This series spin on the alien-next-door trope gets off to a slow start.

THE NEW KID

From the Alien Next Door series , Vol. 1

Second-grader Harris Walker’s sure something’s odd about the new kid at school, whose family has just moved in next door.

Harris has seen Zeke do impossible things, but no one else has. Meanwhile, Zeke, or Zekelabraxis, is unhappy to be starting over in a new school on a new planet. Due to his scientist parents’ research, the family moves around a lot, and Zeke misses everything about his home, Tragas. It’s hard making friends while hiding your true self. Harris’ best friend, Roxy Martinez, feels sorry for Zeke and includes him when she can, urging Harris to do the same. After a successful play day at Harris’ house, Harris is ready to be friends with Zeke…but not ready to give up trying to prove Zeke’s not of this world. Newton’s first in a series of easy chapter books is largely occupied by setup, simply establishing characters and relationships with very little plot. Mild humor is found in Zeke’s attempts to conceal his true nature, but the alternating third-person focus between Harris and Zeke blunts much of its potential. Human diversity is signaled (Harris may be black; Roxy is evidently Latina) but not explored; in his human form, Zeke appears to be white, though he’s actually fairly squidlike. Sarkar’s cartoon illustrations on every page pair well enough with the text. (Final art not seen.)

This series spin on the alien-next-door trope gets off to a slow start. (Science fiction. 5-9)

Pub Date: March 6, 2018

ISBN: 978-1-4998-0559-8

Page Count: 112

Publisher: Little Bee Books

Review Posted Online: Nov. 22, 2017

Kirkus Reviews Issue: Dec. 15, 2017

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A close encounter of the best kind.

FIELD TRIP TO THE MOON

Left behind when the space bus departs, a child discovers that the moon isn’t as lifeless as it looks.

While the rest of the space-suited class follows the teacher like ducklings, one laggard carrying crayons and a sketchbook sits down to draw our home planet floating overhead, falls asleep, and wakes to see the bus zooming off. The bright yellow bus, the gaggle of playful field-trippers, and even the dull gray boulders strewn over the equally dull gray lunar surface have a rounded solidity suggestive of Plasticine models in Hare’s wordless but cinematic scenes…as do the rubbery, one-eyed, dull gray creatures (think: those stress-busting dolls with ears that pop out when squeezed) that emerge from the regolith. The mutual shock lasts but a moment before the lunarians eagerly grab the proffered crayons to brighten the bland gray setting with silly designs. The creatures dive into the dust when the bus swoops back down but pop up to exchange goodbye waves with the errant child, who turns out to be an olive-skinned kid with a mop of brown hair last seen drawing one of their new friends with the one crayon—gray, of course—left in the box. Body language is expressive enough in this debut outing to make a verbal narrative superfluous.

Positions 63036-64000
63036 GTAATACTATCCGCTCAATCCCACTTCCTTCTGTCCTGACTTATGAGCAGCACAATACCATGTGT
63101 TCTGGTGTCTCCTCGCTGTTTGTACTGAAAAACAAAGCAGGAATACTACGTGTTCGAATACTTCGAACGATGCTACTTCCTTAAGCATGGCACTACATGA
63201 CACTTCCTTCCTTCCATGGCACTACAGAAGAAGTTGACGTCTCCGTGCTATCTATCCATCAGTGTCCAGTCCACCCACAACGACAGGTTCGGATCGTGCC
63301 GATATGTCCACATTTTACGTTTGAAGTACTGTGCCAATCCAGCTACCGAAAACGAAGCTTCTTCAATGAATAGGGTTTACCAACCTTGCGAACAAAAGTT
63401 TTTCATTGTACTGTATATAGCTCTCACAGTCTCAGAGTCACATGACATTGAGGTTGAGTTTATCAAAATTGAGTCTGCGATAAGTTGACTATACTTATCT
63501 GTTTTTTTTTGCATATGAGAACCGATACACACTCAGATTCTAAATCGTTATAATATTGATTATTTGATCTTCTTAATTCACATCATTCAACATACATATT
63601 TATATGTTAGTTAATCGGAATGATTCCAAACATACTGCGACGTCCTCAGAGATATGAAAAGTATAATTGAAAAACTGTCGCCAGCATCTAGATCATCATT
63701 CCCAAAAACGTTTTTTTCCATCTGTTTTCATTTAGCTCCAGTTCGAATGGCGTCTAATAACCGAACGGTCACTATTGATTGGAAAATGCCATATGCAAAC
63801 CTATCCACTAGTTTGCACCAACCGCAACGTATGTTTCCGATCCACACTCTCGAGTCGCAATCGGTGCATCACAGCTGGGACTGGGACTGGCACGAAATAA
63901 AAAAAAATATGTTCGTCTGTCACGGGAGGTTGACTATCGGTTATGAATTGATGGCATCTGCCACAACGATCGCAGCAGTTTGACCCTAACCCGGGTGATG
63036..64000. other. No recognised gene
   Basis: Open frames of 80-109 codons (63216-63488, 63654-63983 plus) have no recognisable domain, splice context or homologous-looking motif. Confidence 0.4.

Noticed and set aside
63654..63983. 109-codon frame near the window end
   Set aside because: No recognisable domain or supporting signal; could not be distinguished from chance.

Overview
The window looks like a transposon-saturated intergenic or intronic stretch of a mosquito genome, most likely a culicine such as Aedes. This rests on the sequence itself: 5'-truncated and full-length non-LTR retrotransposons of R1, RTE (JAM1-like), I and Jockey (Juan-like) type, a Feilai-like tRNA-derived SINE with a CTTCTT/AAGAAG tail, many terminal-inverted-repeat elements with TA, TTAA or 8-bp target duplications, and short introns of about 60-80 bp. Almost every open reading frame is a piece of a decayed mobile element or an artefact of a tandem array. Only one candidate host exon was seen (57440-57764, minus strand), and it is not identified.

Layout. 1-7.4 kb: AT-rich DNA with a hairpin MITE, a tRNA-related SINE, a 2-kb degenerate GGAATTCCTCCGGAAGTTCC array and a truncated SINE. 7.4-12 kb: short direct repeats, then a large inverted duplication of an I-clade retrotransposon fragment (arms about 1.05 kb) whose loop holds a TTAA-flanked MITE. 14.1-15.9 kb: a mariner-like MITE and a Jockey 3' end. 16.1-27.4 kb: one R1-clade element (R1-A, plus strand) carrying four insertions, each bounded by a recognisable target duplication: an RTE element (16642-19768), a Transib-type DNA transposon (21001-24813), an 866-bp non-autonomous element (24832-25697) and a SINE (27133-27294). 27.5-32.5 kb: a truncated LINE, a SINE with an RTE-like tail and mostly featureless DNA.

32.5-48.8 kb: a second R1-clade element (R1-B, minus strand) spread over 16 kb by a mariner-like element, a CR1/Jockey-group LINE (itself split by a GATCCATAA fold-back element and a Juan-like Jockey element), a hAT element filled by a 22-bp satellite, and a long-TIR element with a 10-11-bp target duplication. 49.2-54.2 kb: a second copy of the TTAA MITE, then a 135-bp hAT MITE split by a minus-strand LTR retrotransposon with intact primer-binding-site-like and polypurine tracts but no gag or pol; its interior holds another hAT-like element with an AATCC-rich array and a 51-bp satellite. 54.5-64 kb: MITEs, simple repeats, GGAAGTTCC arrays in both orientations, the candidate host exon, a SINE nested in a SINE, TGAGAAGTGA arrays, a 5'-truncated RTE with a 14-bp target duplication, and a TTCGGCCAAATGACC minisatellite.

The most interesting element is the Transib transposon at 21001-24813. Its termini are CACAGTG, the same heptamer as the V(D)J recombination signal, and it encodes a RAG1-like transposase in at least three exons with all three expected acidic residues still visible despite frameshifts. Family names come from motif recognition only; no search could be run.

A close encounter of the best kind. (Picture book. 6-8)

Pub Date: May 14, 2019

ISBN: 978-0-8234-4253-9

Page Count: 40

Publisher: Margaret Ferguson/Holiday House

Review Posted Online: Feb. 6, 2019

Kirkus Reviews Issue: March 1, 2019

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Action, clever humor, delightful illustrations and expectation-defying secret identities—when does the next one come out?

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THE PRINCESS IN BLACK

From the Princess in Black series , Vol. 1

Perfect Princess Magnolia has a secret—her alter ego is the Princess in Black, a superhero figure who protects the kingdom!

When nosy Duchess Wigtower unexpectedly drops by Princess Magnolia’s castle, Magnolia must protect her secret identity from the duchess’s prying. But then Magnolia’s monster alarm, a glitter-stone ring, goes off. She must save the day, leaving the duchess unattended in her castle. After a costume change, the Princess in Black joins her steed, Blacky (public identity: Frimplepants the unicorn), to protect Duff the goat boy and his goats from a shaggy, blue, goat-eating monster. When the monster refuses to see reason, Magnolia fights him, using special moves like the “Sparkle Slam” and the “Twinkle Twinkle Little Smash.” The rounded, cartoony illustrations featuring chubby characters keep the fight sequence soft and comical. Watching the fight, Duff notices suspicious similarities between the Princess in Black and Magnolia—quickly dismissed as “a silly idea”—much like the duchess’s dismissal of some discovered black stockings as being simply dirty, as “princesses don’t wear black.” The gently ironic text will amuse readers (including adults reading the book aloud). The large print and illustrations expand the book to a longish-yet-manageable length, giving newly independent readers a sense of accomplishment. The ending hints at another hero, the Goat Avenger.

Action, clever humor, delightful illustrations and expectation-defying secret identities—when does the next one come out? (Fantasy. 5-8)

Pub Date: Oct. 14, 2014

ISBN: 978-0-7636-6510-4

Page Count: 96

Publisher: Candlewick

Review Posted Online: July 29, 2014

Kirkus Reviews Issue: Aug. 15, 2014

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